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Health & wellness

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18 percent of high school seniors smoke hookahs

Eighteen percent of high school seniors reported smoking hookahs during the past year, and the majority of those teens were urban white males, a study by researchers at New York University Langone Medical Center found.

The study, based on a national survey of more than 5,000 high school seniors, found that white students were more likely than black students to use a hookah. Urban students and boys also reported higher hookah use, along with those who said they currently smoked cigarettes or also had ever used alcohol, marijuana, or other drugs. Students with more educated and affluent parents, or who held a job that paid more than $11 per week, were also more likely to smoke a hookah.

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Previous studies suggested that teens believe that hookah use is less harmful and addictive than cigarettes. Education efforts about the dangers of hookah smoking should be geared toward urban high school students with high socioeconomic status, the researchers wrote.

BOTTOM LINE: Eighteen percent of high school seniors smoke hookahs.

CAUTIONS: The study relied on self-reported answers, which may not be accurate.

WHERE TO FIND IT: Pediatrics, July 7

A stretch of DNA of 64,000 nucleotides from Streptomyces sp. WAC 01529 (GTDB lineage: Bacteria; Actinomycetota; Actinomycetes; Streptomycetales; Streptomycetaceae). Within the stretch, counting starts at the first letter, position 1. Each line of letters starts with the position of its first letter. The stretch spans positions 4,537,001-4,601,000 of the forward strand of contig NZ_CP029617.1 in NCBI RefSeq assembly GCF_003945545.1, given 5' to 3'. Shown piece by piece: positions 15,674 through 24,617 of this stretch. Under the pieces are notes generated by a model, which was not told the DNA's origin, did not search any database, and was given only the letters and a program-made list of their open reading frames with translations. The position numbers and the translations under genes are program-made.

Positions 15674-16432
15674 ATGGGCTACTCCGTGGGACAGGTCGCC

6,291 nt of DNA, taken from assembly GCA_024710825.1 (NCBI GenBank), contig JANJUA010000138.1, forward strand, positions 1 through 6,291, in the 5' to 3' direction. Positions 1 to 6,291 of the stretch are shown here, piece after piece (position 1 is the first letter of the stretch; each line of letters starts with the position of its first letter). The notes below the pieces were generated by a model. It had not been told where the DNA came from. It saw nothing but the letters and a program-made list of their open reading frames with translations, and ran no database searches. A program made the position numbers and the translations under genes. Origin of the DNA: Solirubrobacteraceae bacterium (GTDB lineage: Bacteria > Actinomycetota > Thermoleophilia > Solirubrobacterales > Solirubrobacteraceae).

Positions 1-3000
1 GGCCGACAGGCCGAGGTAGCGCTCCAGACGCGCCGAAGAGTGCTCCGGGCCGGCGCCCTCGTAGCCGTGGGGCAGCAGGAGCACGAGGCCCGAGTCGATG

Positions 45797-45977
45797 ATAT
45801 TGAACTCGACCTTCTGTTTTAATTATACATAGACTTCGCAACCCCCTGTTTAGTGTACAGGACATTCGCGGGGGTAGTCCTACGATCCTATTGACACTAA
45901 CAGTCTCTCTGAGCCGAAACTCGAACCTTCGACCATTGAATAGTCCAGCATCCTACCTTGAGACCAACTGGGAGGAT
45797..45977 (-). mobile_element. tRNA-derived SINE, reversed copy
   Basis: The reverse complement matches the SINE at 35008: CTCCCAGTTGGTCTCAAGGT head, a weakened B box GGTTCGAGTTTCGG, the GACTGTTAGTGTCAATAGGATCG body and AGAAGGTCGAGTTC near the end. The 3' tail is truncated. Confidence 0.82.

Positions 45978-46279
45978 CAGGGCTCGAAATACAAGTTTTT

C-section linked
to increased risk
of future stillbirth, ectopic pregnancy

Women who have a caesarean section may have a small increased risk of a subsequent stillbirth or ectopic pregnancy, a European study suggests.

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For the study, which is the largest to look for a link between C-sections and stillbirths, researchers in Ireland analyzed data from Denmark’s national registry that included more than 800,000 women who gave birth to their first child between 1982 and 2010. The women were divided into two groups depending on whether they had a C-section or a vaginal delivery, and the researchers looked at the outcomes of their subsequent pregnancies.

Women who had C-sections were 14 percent more likely to have a later stillbirth — which translated to a risk of 1 additional stillbirth for every 3,000 C-sections. Having a C-section also raised the risk of a future ectopic pregnancy by 9 percent — or 1 per 1,000 C-sections. The researchers found no increased risk of miscarriage among women who had a C-section.

The overall chance of having a stillbirth or an ectopic pregnancy is small, the researchers wrote, so their findings suggest only a slight increase in risk after a C-section. However, women who choose to have one that isn’t medically necessary should consider these findings, they wrote.

BOTTOM LINE: Women who have a caesarean section may have a slightly increased risk of a subsequent stillbirth or ectopic pregnancy.

CAUTIONS: The study cannot prove a cause-and-effect relationship between C-sections and subsequent pregnancy complications. The study did not take into account changes in prenatal and neonatal care and C-section techniques over time, which may have affected the results.

WHERE TO FIND IT: PLOS Medicine, July 2

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